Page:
Sex offenders in one Georgia county are furious after the sheriff had signs placed on their homes urging the entire neighborhood to stay away. With Halloween fast approaching, the sheriff says his warnings are necessary.
Butts County Sheriff Gary Long is now being sued by a group of convicted sex offenders who claim that the law enforcement officer violated their civil rights.
The “community safety message” posted on doors of offenders’ homes reads “no trick-or-treat at this address,” and is headed by a bright red warning sign.
For parents who don’t want their children to visit sex offenders on Halloween, this could be a crucial bit of information.
The targeted sex offenders disagree.
“I’m just not sure that this kind of action makes your kids any safer,” Mark Yurachek, lead attorney for the sex offenders, told WAGA-TV.
According to Yurachek, the signs are an attack on constitutional rights.
To place the signs on doors would require trespassing, the lawyer says. Since the warnings are not required by law, he argues that his clients should not be forced to keep them on their homes.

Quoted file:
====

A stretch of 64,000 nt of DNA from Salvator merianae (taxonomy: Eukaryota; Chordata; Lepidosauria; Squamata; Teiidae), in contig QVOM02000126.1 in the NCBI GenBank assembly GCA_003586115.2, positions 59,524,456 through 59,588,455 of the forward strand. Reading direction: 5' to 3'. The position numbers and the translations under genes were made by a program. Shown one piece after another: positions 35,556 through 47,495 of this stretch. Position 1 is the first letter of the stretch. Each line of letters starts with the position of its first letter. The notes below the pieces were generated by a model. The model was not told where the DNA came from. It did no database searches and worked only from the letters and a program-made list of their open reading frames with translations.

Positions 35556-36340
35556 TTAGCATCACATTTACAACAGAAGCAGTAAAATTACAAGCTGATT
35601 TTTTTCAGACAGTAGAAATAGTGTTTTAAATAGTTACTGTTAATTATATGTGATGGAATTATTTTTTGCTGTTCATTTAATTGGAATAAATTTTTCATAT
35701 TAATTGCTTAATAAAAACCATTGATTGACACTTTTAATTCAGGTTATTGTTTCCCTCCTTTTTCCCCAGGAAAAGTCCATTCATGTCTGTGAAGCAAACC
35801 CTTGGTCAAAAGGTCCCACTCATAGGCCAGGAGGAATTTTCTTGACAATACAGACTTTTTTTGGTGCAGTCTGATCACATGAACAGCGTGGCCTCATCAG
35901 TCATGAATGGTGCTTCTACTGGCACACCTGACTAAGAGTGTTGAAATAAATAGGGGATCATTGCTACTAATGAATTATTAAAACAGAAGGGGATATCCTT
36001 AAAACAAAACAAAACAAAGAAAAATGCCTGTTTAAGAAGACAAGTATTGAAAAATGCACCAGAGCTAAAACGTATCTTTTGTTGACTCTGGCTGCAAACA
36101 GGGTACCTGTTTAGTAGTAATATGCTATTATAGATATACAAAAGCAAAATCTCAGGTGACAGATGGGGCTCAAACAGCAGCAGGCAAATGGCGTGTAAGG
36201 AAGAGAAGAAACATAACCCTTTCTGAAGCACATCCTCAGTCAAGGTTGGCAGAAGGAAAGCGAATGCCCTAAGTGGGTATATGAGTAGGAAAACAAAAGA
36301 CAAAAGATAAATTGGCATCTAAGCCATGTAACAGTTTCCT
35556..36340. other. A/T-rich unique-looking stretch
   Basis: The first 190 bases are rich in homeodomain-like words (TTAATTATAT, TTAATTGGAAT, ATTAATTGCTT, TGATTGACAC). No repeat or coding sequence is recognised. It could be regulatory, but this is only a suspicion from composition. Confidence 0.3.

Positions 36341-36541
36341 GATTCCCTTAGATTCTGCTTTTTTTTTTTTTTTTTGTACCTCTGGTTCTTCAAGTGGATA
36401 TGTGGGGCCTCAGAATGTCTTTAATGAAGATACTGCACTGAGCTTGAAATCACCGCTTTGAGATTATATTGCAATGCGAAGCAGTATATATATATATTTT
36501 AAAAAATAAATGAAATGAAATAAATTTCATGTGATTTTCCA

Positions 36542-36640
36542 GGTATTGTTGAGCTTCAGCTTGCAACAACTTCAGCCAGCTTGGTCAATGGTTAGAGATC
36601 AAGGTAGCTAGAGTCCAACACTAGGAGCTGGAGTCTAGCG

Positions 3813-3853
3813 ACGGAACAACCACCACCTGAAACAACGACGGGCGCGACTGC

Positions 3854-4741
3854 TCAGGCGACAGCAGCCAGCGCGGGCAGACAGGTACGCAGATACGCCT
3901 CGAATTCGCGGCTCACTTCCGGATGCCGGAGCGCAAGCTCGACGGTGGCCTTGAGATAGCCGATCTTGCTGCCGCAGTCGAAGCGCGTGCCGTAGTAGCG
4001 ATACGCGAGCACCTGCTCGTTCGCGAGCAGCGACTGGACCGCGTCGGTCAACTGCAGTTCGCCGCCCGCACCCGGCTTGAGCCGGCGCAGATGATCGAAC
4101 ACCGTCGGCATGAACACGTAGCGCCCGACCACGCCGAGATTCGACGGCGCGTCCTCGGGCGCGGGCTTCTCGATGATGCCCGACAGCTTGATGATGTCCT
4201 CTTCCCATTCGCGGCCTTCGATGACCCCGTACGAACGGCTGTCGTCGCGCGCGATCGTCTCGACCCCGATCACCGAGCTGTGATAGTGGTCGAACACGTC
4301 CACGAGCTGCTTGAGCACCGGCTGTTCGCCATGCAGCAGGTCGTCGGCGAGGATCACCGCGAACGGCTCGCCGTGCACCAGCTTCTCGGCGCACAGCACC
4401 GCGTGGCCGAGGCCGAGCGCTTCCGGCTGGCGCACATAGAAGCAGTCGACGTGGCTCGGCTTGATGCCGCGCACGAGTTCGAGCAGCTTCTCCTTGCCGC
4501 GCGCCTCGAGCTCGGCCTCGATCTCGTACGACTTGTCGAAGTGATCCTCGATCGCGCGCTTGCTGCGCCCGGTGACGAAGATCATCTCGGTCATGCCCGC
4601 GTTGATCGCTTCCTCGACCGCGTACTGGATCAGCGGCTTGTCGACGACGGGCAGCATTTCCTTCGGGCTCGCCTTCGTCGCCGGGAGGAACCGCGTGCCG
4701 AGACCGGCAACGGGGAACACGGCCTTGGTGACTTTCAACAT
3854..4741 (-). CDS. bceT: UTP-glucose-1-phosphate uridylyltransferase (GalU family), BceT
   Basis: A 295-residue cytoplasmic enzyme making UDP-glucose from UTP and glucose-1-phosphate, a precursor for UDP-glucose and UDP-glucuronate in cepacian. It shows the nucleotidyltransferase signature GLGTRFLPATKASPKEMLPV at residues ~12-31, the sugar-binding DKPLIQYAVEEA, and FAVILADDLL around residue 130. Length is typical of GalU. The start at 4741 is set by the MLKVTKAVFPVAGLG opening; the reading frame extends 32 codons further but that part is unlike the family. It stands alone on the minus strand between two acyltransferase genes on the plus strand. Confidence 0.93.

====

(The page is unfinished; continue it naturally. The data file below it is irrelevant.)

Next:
“They are individuals who have been brave enough to not be afraid to let the public know that they are registered sex offenders,” Yurachek said, “but are also not willing to tolerate this unlawful action by the sheriff.”
The Butts County Sheriff’s Office placed similar signs last year, seemingly with no trouble.
In the wake of the announcement of the lawsuit, Sheriff Long took to Facebook to make it clear that he will not stop defending the community’s children.
“The sex offenders have asked a Federal Judge to stop my Office from placing these signs this year,” Long wrote. “This Thursday, we will argue to the Federal Court that we are protecting our children and following Georgia Law by placing these signs.”
“Regardless of the Judge’s ruling this Thursday, I WILL do everything within the letter of the Law to protect the children of this Community.”
Long insists he is only following Georgia law and protecting the county’s children.
“We just want to eliminate any possibility that any of these children in our county becoming prey to a sexual predator,” the sheriff said.
While the sheriff is allowed to keep a list of sex offenders and post it in various places, Yurachek says the law does not allow Long to go door-to-door in the neighborhood announcing where these people live.
“I understand that there are a lot of people who think this is a great idea, who think ‘Yeah this protects my kids,'” Yurachek said, “but what they should be thinking about is ‘Does this protect my rights?'”
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